Aims and background: There is a paucity of data regarding the incidence, intensity, and treatment of nausea and vomiting during the intercycle periods of chemotherapy (CHT). The aims of the study were to assess the incidence and intensity of intercycle nausea and vomiting, to assess the use of rescue antiemetic medications, and to define the more uncomfortable symptom between nausea and vomiting. Methods: In a prospective study, 108 chemotherapy-naive patients treated with highly or moderately emetogenic CHT for different primary cancers were enrolled. All patients filled out the Edmonton Symptom Assessment System tool before the first cycle of CHT (TO) and on 14-16 days thereafter for the first 3 cycles of CHT (i.e., T1, T2, T3). Results: Sixty-seven patients completed the study. During CHT administration, all patients received antiemetics according to international guidelines. During the intercycle periods, nausea was reported in 6.0% of patients at TO, 10.5% at T1, and 26.9% at T2 and T3, respectively. The intensity of nausea was mild for 6.0%, 21%, and 18% of patients at T1, T2, and T3, respectively; moderate for 1.5%, 3.0%, and 6.0% at T1 to T3; and severe in only 3.0% of patients at any time. Vomiting was present in 1.5% and 10.5% of patients at T2 and T3. Rescue antiemetic medication was required for 41.8% at T1, 53% at T2, and 47.8% at T3. At the end of the study, 70.1% of patients described nausea as the more uncomfortable symptom compared to vomiting. Conclusions: Nausea has a higher burden of impact over vomiting and should be assessed and treated separately throughout multiple cycles of CHT.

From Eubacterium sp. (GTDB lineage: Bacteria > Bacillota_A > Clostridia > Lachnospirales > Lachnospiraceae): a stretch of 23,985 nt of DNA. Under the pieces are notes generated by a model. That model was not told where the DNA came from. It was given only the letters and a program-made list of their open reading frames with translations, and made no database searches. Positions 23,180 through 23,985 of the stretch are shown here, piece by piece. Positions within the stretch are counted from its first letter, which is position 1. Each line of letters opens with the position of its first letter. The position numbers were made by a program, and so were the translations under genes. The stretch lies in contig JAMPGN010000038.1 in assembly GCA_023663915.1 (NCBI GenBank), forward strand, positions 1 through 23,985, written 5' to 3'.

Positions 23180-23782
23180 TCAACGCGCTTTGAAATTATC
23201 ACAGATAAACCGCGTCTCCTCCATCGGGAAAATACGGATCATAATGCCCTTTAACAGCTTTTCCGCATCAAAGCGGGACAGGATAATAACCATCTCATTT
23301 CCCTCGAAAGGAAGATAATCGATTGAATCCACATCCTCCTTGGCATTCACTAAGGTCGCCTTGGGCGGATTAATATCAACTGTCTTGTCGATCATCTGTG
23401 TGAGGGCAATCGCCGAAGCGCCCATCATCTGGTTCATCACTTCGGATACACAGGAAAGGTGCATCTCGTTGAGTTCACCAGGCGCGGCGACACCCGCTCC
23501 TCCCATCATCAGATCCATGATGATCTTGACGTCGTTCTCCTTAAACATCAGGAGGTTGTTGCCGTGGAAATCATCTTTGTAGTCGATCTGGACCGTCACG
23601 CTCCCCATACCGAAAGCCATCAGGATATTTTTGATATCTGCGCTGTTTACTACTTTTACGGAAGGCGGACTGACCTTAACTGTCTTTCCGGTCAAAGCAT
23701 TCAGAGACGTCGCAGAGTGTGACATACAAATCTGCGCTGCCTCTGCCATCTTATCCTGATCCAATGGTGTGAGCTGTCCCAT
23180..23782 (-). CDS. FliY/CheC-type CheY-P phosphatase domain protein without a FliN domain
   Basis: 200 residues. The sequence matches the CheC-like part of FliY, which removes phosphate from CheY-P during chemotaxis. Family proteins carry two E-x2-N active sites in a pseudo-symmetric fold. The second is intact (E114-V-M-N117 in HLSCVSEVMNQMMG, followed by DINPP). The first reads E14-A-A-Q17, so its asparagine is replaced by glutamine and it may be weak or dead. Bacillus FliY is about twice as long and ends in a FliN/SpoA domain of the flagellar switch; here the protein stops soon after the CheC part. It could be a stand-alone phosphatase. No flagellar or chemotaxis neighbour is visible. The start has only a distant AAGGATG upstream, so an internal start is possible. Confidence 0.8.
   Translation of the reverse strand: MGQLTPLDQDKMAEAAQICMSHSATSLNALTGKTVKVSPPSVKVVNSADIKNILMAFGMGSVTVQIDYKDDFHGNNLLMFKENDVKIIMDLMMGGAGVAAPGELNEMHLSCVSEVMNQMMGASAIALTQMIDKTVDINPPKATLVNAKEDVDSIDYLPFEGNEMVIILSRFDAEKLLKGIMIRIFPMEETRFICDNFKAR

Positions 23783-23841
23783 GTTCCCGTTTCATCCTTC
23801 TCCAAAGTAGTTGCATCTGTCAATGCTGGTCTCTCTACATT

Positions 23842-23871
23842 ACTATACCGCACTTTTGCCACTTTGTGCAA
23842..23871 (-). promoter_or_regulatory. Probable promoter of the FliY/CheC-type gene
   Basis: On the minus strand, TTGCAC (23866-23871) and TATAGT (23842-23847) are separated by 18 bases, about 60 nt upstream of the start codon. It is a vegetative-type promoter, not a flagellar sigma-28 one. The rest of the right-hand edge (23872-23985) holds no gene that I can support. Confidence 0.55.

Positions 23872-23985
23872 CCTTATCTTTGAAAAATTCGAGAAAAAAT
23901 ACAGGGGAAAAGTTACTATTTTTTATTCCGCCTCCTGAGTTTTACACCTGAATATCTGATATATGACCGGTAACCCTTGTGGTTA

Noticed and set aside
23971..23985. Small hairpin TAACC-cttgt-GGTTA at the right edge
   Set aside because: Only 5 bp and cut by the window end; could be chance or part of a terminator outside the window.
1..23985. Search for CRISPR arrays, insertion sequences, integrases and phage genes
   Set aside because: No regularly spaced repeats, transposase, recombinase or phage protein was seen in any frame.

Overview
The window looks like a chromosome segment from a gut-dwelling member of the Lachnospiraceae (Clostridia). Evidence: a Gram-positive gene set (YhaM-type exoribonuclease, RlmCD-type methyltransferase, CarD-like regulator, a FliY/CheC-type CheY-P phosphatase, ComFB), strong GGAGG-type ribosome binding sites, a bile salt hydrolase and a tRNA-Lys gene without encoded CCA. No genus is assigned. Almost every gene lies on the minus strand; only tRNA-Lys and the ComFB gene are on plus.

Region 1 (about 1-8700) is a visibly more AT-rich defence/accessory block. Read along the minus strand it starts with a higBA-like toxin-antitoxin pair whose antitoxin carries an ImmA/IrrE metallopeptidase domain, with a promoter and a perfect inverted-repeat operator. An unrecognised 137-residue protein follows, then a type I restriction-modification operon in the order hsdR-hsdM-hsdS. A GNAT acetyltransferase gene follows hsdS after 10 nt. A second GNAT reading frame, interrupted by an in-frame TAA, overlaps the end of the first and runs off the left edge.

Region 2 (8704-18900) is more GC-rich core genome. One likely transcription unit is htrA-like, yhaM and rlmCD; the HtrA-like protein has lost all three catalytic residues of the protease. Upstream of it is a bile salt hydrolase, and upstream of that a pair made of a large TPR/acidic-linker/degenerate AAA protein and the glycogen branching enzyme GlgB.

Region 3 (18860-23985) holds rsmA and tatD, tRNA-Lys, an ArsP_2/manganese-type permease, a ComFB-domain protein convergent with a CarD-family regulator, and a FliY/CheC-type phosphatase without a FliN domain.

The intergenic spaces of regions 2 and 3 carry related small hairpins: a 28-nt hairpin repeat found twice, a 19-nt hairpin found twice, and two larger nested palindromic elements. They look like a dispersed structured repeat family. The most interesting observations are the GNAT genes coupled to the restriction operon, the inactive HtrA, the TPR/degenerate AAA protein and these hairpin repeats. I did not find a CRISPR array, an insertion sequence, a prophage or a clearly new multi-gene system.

File in questo prodotto:
Non ci sono file associati a questo prodotto.